Entrepreneurship, heritage, quality of life, and openness to businesses – namely manufacturing costs, bureaucracy, taxes, transparency in government practices, and corruption: these were the factors considered by The Wharton School
– a marketing and brand communication agency belonging to the BAV group – in their analysis to rank the most “welcoming” countries for new businesses. The study involved 80 nations, representing 95% of the global GDP.
There is a strong presence of European countries among the top 10 nations in the Entrepreneurship Ranking
For instance, Germany
ranked 1st place for the second consecutive year. The most populated nation in the EU, and one of the greatest world economies, has highly developed infrastructure and qualified workforce, and guarantees easy access to capital by entrepreneurs.
In 4th place, there is the United Kingdom, which exerts a considerable economic, political, scientific, and cultural influence at an international level. It boasts infrastructure, connectivity, and a solid legal framework. Despite the Brexit has raised doubts concerning its Eurozone support policies, the UK has maintained the same rank as in 2017.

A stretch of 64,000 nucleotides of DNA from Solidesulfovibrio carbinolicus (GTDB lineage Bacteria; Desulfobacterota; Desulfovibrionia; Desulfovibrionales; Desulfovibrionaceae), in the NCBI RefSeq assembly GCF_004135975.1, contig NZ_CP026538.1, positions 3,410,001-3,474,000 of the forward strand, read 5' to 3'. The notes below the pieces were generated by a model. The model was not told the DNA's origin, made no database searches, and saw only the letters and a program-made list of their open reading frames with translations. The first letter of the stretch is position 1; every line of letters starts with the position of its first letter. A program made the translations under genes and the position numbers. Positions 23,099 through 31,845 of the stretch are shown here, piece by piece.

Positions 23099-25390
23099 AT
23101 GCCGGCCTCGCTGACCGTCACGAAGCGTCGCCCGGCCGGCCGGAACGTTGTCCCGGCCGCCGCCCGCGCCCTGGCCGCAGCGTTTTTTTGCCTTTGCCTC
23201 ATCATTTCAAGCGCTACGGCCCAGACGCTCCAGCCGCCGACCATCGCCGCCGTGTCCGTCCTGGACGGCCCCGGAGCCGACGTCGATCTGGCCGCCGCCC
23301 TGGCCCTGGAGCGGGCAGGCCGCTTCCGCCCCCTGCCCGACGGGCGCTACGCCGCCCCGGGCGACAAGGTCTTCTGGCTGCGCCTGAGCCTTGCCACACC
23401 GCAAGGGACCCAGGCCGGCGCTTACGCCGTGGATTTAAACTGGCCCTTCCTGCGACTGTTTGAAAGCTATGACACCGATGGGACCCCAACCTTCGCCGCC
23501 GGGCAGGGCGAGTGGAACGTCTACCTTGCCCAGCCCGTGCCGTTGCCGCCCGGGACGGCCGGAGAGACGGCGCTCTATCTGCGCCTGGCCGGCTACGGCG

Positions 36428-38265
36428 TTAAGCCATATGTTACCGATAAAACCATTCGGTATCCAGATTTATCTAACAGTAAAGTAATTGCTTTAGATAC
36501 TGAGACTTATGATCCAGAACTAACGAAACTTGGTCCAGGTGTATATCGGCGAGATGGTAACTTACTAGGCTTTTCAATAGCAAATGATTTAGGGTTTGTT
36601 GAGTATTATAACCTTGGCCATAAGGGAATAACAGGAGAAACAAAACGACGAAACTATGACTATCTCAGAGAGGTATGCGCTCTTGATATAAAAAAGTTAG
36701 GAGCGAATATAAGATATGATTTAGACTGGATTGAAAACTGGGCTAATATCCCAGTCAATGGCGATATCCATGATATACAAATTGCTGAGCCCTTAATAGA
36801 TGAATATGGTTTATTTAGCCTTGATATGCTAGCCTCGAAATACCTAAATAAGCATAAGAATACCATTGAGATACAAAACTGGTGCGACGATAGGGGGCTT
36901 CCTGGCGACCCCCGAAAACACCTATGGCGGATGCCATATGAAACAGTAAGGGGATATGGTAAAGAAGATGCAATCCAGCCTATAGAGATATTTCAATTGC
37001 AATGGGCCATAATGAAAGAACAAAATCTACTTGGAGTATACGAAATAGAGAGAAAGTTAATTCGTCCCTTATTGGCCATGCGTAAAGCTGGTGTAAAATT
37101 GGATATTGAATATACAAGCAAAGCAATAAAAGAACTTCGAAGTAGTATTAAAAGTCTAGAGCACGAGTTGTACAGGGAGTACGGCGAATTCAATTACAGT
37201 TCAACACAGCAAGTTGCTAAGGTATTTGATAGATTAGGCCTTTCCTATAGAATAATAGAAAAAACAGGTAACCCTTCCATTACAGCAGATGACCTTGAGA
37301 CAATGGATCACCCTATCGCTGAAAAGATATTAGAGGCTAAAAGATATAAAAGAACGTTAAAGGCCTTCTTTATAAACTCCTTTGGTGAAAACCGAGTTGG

Switzerland and Sweden, ranked 5th and 6th, have in common their transparency in trade practices, a highly professionally and academically qualified workforce, as well as low levels of corruption. Moreover, Switzerland is considered one of the best locations to live and work in (so much as to earn it 1st place in the overall ranking
) due to its competitive tax environment.
The Netherlands and Norway also earned important positions – 9th and 10th place – among the 80 nations assessed by the commission.
Japan and Singapore – ranked 2nd and 8th respectively – earned the best positions among Eastern nations.
The former is one of the most literate and technologically advanced countries at a global level, with an extremely high level of infrastructure. Singapore, nicknamed by The Economist as “the most compact entrepreneurial system in the world”, boasts of the busiest docks on the planet but also a high GDP per capita and a low unemployment rate, earning it a place among the world’s richest countries.
China and India, undergoing constant development, reached the 16th and 28th place respectively.